Birds are used in both of these texts to represent and stand for freedom and joy as experienced by women in an otherwise harsh patriarchal world where there is little opportunity for them to experience such liberty. Clearly, the dead canary that is found in "A Jury of Her Peers" has much greater significance than the birds that are described as "twittering in the eaves" in "The Story of an Hour," but let us pay attention to how these birds fit in to an overall impression of liberty that Mrs. Mallard experiences in this story:
She could see in the open square before her house the tops of trees that were all aquiver with the new spring life. The delicious breath of rain was in the air. In the street below a peddler was crying his wares. The notes of a distant song which some one was singing reached her faintly, and countless sparrows were twittering in the eaves.
Note how the sparrows form part of the overall image of "new spring life," which of course foreshadows the "new life" that Mrs. Mallard herself will enjoy, albeit briefly, now that she is single and no longer has her husband to oppress her.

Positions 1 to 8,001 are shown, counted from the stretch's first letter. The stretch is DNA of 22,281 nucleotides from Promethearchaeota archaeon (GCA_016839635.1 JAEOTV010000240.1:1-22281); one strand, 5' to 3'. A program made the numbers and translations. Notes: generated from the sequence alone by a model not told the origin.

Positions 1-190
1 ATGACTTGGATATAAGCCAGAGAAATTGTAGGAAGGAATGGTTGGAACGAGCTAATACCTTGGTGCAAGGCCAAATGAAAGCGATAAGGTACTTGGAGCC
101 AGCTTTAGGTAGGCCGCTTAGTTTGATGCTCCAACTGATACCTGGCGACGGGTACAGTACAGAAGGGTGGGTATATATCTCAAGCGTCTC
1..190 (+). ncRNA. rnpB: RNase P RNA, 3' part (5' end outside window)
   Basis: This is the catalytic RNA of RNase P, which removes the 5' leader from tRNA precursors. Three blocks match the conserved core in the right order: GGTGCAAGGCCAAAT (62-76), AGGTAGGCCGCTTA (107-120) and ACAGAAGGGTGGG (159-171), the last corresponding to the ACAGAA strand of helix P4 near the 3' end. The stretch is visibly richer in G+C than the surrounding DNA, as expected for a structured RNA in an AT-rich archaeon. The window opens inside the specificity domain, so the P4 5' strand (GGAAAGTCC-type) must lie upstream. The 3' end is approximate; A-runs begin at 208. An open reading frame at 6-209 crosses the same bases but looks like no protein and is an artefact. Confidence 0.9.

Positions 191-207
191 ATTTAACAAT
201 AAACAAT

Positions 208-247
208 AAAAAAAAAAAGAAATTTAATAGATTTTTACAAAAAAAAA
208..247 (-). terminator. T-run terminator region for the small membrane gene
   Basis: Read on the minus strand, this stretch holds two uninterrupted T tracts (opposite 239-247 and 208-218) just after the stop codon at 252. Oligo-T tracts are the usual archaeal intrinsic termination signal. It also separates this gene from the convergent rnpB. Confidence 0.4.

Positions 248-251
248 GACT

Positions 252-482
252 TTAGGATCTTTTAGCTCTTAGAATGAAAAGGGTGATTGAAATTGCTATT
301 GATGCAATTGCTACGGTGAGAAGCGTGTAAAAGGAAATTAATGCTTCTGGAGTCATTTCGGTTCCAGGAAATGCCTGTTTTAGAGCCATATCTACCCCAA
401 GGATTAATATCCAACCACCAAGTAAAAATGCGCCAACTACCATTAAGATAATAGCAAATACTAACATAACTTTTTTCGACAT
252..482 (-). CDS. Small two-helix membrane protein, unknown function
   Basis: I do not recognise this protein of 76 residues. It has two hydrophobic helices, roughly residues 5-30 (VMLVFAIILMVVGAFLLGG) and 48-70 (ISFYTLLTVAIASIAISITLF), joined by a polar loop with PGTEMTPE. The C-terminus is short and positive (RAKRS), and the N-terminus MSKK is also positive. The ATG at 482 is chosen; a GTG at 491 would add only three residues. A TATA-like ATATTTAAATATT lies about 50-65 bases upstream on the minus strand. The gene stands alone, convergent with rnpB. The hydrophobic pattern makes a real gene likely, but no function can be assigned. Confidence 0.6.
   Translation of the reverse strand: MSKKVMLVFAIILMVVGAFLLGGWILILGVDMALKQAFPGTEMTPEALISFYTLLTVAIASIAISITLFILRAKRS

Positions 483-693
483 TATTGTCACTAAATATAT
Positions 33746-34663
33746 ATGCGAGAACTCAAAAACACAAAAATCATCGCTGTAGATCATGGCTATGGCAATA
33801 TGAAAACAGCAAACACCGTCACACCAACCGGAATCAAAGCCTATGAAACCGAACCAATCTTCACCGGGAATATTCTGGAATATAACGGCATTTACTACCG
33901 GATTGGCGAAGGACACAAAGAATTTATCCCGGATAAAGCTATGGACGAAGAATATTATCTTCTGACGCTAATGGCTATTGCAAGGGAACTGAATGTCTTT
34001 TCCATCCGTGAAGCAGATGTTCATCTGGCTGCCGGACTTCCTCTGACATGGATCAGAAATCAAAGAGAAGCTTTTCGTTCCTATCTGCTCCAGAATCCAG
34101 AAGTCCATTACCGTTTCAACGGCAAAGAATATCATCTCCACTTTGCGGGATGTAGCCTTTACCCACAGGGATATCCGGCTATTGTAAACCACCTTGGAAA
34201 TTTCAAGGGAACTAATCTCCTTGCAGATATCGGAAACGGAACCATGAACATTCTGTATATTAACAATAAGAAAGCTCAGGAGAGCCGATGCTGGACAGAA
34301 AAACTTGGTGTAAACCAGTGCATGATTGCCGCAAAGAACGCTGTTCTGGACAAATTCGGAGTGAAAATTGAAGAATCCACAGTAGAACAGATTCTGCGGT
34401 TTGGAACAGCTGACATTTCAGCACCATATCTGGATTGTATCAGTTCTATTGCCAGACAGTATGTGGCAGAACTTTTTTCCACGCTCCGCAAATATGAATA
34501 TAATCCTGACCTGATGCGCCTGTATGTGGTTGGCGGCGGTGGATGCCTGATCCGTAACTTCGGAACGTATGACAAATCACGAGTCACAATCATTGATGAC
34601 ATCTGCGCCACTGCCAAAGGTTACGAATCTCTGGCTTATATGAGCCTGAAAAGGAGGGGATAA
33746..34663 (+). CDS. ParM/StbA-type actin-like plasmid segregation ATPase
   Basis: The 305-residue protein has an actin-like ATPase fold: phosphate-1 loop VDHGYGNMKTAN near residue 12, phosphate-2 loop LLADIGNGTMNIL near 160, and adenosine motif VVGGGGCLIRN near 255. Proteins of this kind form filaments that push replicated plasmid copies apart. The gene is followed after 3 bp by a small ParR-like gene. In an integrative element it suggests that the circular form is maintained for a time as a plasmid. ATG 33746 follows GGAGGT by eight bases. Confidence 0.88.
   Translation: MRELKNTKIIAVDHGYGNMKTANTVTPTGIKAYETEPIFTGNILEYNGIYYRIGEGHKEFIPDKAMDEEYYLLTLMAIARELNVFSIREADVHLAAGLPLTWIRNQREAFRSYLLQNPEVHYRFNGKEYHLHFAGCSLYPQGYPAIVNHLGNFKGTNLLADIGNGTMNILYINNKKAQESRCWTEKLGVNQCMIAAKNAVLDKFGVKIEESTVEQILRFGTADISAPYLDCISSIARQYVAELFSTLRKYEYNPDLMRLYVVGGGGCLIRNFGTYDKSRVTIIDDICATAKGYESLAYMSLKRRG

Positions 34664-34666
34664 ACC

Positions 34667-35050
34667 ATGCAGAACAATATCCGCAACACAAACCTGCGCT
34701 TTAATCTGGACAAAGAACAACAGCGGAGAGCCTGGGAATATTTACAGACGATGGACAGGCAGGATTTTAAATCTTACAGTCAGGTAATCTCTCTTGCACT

In "A Jury of Her Peers," the bird is again explicitly related to the position of Minnie Wright. Note how Mrs. Hale relates the canary to Mrs. Wright:
"No, Wright wouldn't like the bird," she said after that--"a thing that sang. She used to sing. He killed that too."
Thus we can see how the canary, a bird who sings, and cruelly had its neck broken, symbolises the way in which Minnie Wright, who is so fondly remembered as Minnie Foster with a "white dress and blue ribbons" and used to sing in the choir, slowly had all of the life choked out of her by John Wright. Both were metaphorically choked by the same man.